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“How I Acid Stained & Sealed My Concrete” – A successful testimonial from a DIY owner-builder.

Background story

Con-Treat’s technical advisor, Andrew McLeay, was approached by Owner-Builder, Paul Fischer, who is well known for building mudbrick homes within Victoria. For his most current build, Peter wanted to achieve rustic, stained, concrete floors throughout. After consulting with Andrew, it was proposed that Peter would have great success in applying the Fortis Acid Stain product alongside Fortis 519 Polyurethane top coats. Prior to product application, the advice was also given in regards to sufficient surface preparation of the concrete floor. Below information is Peter’s detailed journal, completed with great success!

The slab

The slab is cast over plastic pods sitting on a moisture barrier, which covers 50mm of extruded polystyrene. It has these parameters:

  • The total area is 135 m2
  • Divided into four areas, including 50m2 living space, 30m2 of the kitchen, 10m2 of bathroom and 45m2 of the sleeping area.
  • When the slab was cast, the helicopter was put on it to – at least that was the expectation – float it to a very smooth finish.
  • That did not happen because they ran out of time; additionally, even some of the ‘floated’ areas turned out to be somewhat mediocre.

This is what we did

Grinding and polishing the slab.
Early quotes suggested far too high a cost to have the slab polished professionally. In the end, we did it somewhat late (too late) in the project. Nevertheless, these were the steps:

  • Hired a machine that came with three carborundum stones and ran this over the surface in three passes – the dust was substantial and the result mediocre.
  • Concluded this was not sufficient and hired what was called a Terrazzo Grinder by the hire shop, and ran this over it for another full pass.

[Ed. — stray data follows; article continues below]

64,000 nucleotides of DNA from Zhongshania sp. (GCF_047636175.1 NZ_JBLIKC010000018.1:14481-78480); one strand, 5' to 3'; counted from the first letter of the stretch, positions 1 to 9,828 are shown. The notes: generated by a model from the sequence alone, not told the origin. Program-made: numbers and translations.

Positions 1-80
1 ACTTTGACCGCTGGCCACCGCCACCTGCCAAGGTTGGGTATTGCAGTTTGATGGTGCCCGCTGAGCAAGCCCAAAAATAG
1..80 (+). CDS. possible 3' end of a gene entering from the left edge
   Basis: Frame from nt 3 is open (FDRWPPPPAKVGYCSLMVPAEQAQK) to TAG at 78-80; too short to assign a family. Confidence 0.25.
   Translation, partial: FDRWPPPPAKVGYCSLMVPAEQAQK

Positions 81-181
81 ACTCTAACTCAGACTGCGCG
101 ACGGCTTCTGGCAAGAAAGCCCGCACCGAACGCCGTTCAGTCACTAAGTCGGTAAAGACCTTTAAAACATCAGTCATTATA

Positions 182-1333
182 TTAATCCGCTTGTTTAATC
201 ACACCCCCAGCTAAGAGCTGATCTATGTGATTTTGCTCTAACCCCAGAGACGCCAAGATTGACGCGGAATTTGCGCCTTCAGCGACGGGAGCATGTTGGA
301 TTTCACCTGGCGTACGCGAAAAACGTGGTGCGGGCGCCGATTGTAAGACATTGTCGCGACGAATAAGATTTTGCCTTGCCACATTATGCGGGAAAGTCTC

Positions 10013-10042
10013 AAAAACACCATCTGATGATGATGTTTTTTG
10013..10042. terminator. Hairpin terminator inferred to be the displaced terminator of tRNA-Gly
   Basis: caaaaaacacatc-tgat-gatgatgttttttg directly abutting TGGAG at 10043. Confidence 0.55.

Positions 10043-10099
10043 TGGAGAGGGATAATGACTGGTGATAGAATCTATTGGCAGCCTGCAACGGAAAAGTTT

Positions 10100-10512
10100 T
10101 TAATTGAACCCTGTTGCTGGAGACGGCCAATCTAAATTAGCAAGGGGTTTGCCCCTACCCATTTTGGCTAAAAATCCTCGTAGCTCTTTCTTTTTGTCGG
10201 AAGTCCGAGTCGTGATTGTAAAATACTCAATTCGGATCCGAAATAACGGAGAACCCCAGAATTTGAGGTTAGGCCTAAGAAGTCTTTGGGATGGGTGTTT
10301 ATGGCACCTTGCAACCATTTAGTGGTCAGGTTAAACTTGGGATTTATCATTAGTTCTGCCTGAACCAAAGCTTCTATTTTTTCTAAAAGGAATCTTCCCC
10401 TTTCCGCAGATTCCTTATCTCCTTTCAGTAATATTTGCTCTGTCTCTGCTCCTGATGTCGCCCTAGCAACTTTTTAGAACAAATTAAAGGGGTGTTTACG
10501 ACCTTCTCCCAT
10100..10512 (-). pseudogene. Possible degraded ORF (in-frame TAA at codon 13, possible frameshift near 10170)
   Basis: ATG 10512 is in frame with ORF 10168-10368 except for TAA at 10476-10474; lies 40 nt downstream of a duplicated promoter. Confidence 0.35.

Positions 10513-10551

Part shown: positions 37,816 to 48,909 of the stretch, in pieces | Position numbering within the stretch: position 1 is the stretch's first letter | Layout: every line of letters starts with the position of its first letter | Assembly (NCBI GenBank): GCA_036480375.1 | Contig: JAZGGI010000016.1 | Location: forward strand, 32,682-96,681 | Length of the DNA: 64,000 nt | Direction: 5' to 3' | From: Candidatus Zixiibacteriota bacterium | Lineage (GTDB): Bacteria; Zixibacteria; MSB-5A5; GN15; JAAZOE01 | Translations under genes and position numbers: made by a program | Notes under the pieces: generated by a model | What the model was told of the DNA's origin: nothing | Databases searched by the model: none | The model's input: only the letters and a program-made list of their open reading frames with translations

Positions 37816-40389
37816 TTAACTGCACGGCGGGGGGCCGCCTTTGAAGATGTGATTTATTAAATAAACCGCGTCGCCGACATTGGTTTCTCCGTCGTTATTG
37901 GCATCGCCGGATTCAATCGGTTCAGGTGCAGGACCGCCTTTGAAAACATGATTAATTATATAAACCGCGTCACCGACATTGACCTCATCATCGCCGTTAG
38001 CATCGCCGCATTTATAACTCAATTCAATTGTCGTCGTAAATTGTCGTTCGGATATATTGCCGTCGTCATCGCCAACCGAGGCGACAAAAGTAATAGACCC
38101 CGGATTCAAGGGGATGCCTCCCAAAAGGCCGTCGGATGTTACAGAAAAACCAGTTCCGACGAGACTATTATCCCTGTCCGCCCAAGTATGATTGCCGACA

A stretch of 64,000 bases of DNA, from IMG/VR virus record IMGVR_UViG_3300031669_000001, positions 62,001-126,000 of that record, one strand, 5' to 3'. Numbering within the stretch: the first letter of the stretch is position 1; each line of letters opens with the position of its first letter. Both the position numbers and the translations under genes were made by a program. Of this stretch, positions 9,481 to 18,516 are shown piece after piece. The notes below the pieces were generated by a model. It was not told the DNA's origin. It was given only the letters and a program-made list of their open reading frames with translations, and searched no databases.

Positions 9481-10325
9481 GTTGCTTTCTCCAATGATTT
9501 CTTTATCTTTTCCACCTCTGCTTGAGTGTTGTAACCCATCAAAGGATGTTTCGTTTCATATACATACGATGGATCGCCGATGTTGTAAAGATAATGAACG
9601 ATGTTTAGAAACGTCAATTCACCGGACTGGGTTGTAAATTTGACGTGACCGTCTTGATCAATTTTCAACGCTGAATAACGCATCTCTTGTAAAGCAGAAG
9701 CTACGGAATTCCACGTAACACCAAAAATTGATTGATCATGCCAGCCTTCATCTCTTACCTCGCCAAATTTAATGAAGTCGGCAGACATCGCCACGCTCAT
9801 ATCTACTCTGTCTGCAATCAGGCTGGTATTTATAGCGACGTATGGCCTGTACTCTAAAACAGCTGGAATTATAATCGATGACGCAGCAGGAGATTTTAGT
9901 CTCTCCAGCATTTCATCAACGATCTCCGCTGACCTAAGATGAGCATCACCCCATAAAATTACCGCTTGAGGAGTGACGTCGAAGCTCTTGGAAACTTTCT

• The result was still very disappointing so I decided to start hand polishing; ultimately, I found that a heavy, 125mm diamond cup disk worked best and so this was run over the entire surface.
  • Next, I used 100 grit diamond polishing pads (7 inches) on a hand grinder/polisher; this gave about as good a result as I could possibly expect.

The Acid Stain being used

After a lot of research, I decided to use the Fortis Concrete Acid Stain and purchased each of the colours on offer. This is what I found:

  • Black is an inky liquid that gives about the result expected; multiple applications gave me a near black.
  • Blue, green and tan are watery liquids with the respective pigments kind of suspended in this. When the container is left for some time, the pigment will drift to the bottom.
  • Due to insufficient lime content in my concrete, these three stains we found hard to obtain deep colour, no matter how many times we applied them; additionally, the plan to have green and blue used in patches within the main colour of antique red turned out to be too hard to achieve. Therefore, I decided to only use green in a few spots to highlight a feature.
  • Antique Red: after the first application in the bathroom I decided to add about 20ml of black per liter of red, as well as a bit of the tan. And then the result was diluted by at least the same amount of water.